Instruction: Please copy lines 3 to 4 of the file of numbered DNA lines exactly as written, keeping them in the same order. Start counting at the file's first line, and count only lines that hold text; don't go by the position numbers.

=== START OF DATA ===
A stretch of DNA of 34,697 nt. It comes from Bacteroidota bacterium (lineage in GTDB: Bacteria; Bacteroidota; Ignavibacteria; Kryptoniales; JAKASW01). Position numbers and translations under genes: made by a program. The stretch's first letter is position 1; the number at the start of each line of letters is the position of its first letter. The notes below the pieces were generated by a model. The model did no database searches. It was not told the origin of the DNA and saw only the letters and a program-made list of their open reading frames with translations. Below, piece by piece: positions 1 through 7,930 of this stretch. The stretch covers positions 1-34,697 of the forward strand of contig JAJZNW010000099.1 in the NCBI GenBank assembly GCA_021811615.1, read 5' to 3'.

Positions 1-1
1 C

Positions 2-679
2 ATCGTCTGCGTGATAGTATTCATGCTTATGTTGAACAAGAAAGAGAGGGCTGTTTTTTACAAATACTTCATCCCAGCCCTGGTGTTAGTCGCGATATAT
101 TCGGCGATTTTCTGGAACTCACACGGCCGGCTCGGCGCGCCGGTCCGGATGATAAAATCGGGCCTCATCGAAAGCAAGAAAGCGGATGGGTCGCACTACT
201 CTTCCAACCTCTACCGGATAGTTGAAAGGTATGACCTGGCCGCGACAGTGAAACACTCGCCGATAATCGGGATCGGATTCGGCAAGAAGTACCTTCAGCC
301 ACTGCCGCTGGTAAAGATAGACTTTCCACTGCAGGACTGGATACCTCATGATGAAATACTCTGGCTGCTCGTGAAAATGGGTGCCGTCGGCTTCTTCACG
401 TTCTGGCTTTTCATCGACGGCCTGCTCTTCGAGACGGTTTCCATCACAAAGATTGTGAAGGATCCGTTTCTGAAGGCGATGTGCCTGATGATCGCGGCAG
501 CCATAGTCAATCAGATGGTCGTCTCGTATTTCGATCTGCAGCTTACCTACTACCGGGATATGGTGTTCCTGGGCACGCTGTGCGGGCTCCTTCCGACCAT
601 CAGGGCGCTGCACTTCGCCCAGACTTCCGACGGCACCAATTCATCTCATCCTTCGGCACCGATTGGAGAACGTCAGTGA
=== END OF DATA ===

1 C

Positions 2-679